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A cost-utility analysis of a rehabilitation service for people living with and beyond cancer.

Round, J; Leurent, B; Jones, L; (2014) A cost-utility analysis of a rehabilitation service for people living with and beyond cancer. BMC Health Serv Res , 14 (1) , Article 558. 10.1186/s12913-014-0558-5. Green open access

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Abstract

BackgroundWe conducted a wait-list control randomised trial of an outpatient rehabilitation service for people living with and beyond cancer, delivered in a hospice day care unit. We report the results of an economic evaluation undertaken using the trial data.MethodsForty-one participants were recruited into the study. A within-trial stochastic cost-utility analysis was undertaken using Monte-Carlo simulation. The outcome measure for the economic evaluation was quality adjusted life years (QALYs). Costs were measured from the perspective of the NHS and personal social services. Uncertainty in the observed data was captured through probabilistic sensitivity analysis. Scenario analysis was conducted to explore the effects of changing the way QALYs were estimated and adjusting for baseline difference in the population. We also explore assumptions about the length of treatment benefit being maintained.ResultsThe incremental cost-effectiveness ratio (ICER) for the base-case analysis was £14,231 per QALY. When QALYs were assumed to change linearly over time, this increased to £20,514 per QALY at three months. Adjusting the estimate of QALYs to account for differences in the population at baseline increased the ICER to £94,748 per QALY at three months. Increasing the assumed length of treatment benefit led to reduced ICERs in all scenarios.ConclusionsAlthough the intervention is likely to be cost-effective in some circumstances, there is considerable uncertainty surrounding the decision to implement the service. Further research, informed by a formal value of information analysis, would reduce this uncertainty.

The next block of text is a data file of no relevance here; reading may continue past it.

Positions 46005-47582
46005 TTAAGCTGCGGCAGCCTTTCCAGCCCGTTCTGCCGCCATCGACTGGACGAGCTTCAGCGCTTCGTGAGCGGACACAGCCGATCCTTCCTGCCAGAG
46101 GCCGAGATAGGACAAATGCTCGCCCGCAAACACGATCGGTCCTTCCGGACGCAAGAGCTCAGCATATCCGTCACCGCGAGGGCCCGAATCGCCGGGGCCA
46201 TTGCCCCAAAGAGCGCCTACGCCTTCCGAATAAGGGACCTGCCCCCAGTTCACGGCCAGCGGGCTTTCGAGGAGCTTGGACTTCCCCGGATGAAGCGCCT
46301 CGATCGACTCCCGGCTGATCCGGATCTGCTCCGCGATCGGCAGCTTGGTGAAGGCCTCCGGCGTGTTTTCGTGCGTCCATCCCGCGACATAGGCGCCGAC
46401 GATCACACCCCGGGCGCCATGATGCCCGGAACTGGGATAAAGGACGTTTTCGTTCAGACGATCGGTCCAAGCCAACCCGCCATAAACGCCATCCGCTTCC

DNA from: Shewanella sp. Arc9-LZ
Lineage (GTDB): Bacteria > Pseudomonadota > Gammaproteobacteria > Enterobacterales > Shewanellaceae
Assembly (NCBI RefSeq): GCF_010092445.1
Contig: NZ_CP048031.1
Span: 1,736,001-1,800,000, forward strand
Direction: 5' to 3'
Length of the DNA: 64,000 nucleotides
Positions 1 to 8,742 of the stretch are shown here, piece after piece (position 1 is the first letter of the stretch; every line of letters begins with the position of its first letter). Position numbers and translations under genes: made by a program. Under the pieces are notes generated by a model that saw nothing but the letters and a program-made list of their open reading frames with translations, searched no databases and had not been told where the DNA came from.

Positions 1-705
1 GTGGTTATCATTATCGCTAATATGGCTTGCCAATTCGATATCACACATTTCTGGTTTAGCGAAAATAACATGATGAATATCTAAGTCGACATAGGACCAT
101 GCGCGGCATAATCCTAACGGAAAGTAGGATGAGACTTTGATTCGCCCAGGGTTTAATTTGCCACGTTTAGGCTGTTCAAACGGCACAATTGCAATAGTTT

Type: Article
Title: A cost-utility analysis of a rehabilitation service for people living with and beyond cancer.
Open access status: An open access version is available from UCL Discovery
DOI: 10.1186/s12913-014-0558-5
Publisher version: http://dx.doi.org/10.1186/s12913-014-0558-5
Language: English
Additional information: © 2014 Round et al.; licensee BioMed Central Ltd. This is an Open Access article distributed under the terms of the Creative Commons Attribution License (http://creativecommons.org/licenses/by/2.0), which permits unrestricted use, distribution, and reproduction in any medium, provided the original work is properly credited. The Creative Commons Public Domain Dedication waiver (http://creativecommons.org/publicdomain/zero/1.0/) applies to the data made available in this article, unless otherwise stated.
UCL classification: UCL
UCL > Provost and Vice Provost Offices
UCL > Provost and Vice Provost Offices > School of Life and Medical Sciences
UCL > Provost and Vice Provost Offices > School of Life and Medical Sciences > Faculty of Brain Sciences
UCL > Provost and Vice Provost Offices > School of Life and Medical Sciences > Faculty of Brain Sciences > Division of Psychiatry
UCL > Provost and Vice Provost Offices > UCL BEAMS
UCL > Provost and Vice Provost Offices > UCL BEAMS > Faculty of Maths and Physical Sciences
URI: https://discovery.ucl.ac.uk/id/eprint/1457363
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